On December 19, 1938, nuclear fission was discovered

At the end of 1938, on the brink of World War II, a team of German researchers at the Kaiser Wilhem Institut in Berlin, made up of Otto Hahn, Fritz Strassmann, Lisa Meitner and Otto Frisch, interpreted the phenomenon of nuclear fission, through the identification of the element barium as a consequence of the cleavage of the uranium nucleus.

The first studies on nuclear fission were carried out by Otto Hahn and Lise Meitner, based on the results obtained by the Joliot-Curie couple, who, through very careful analysis, found an element with an intermediate atomic number in a sample of uranium bombarded with neutrons.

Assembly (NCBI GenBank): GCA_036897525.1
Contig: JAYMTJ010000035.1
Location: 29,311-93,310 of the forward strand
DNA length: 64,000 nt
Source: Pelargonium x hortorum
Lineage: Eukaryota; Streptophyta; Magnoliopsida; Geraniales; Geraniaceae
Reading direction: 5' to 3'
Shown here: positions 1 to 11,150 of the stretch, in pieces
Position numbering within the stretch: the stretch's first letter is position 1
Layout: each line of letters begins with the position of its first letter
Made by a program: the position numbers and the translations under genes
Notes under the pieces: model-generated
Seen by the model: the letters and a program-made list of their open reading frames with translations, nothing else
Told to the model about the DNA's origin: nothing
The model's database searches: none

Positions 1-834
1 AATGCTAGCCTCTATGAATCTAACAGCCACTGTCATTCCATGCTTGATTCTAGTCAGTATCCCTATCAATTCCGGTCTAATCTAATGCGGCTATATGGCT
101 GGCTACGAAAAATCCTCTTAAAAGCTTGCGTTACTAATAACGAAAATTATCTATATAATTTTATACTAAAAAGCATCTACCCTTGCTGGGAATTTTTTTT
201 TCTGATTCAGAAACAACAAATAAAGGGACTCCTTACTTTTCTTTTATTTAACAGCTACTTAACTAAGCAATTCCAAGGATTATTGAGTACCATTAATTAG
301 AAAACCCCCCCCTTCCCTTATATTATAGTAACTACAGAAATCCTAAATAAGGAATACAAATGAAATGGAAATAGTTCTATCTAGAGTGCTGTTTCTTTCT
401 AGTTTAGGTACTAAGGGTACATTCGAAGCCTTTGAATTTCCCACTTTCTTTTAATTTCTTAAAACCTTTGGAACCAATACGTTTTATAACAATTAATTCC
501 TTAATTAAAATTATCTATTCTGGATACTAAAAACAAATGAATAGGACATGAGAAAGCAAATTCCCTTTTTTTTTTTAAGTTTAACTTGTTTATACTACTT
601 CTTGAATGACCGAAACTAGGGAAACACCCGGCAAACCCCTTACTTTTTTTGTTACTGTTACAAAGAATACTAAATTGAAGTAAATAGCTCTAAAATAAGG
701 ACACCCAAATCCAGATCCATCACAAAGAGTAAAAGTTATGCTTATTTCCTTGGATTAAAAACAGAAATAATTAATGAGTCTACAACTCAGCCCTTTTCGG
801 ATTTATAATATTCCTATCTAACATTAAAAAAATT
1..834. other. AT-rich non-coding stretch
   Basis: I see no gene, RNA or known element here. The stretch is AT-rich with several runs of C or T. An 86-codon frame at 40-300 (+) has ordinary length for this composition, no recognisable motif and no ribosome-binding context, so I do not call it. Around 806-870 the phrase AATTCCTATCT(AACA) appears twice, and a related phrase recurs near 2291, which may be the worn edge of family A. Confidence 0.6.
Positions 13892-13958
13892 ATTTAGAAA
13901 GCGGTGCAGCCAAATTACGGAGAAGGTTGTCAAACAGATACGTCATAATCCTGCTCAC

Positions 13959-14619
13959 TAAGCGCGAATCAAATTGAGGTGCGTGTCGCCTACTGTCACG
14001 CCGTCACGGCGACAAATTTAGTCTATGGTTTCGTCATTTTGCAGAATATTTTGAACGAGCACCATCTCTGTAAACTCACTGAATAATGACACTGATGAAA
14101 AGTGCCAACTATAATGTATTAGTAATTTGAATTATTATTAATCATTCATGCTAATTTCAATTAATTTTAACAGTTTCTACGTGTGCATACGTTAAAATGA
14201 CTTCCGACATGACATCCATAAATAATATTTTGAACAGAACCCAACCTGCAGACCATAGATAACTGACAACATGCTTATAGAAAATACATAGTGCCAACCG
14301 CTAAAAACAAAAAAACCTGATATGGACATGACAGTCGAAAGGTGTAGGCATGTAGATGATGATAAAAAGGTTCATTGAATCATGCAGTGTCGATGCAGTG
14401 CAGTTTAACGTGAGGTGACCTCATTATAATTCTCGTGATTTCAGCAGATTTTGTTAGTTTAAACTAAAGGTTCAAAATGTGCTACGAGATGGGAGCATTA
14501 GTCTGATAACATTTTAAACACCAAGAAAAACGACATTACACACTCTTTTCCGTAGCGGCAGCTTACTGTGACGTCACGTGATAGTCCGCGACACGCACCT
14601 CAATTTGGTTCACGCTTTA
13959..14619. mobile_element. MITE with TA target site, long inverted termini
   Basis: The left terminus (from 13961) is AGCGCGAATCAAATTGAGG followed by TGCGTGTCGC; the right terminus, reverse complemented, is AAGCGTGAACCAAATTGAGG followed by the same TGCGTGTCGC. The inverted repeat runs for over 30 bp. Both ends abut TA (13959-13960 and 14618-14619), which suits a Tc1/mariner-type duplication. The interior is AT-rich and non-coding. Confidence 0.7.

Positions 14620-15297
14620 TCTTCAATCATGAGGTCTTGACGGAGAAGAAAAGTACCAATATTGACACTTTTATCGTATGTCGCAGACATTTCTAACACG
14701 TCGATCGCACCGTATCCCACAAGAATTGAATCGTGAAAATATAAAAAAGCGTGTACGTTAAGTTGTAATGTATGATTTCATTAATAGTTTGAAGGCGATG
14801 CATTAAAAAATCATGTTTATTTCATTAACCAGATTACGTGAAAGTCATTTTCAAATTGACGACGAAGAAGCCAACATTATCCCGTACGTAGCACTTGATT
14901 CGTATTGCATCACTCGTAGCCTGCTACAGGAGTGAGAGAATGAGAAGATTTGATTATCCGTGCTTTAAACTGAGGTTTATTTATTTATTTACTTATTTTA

Lise Meitner and Otto Frisch were able to deduce that by bombarding uranium with neutrons, the uranium captured a neutron and split into two fragments, emitting a large amount of energy. Nuclear fission had been discovered. However, only Otto Hahn was awarded the Nobel Prize in Chemistry in 1944 for this discovery.

The study of nuclear fission is considered part of the fields of nuclear chemistry and physics.

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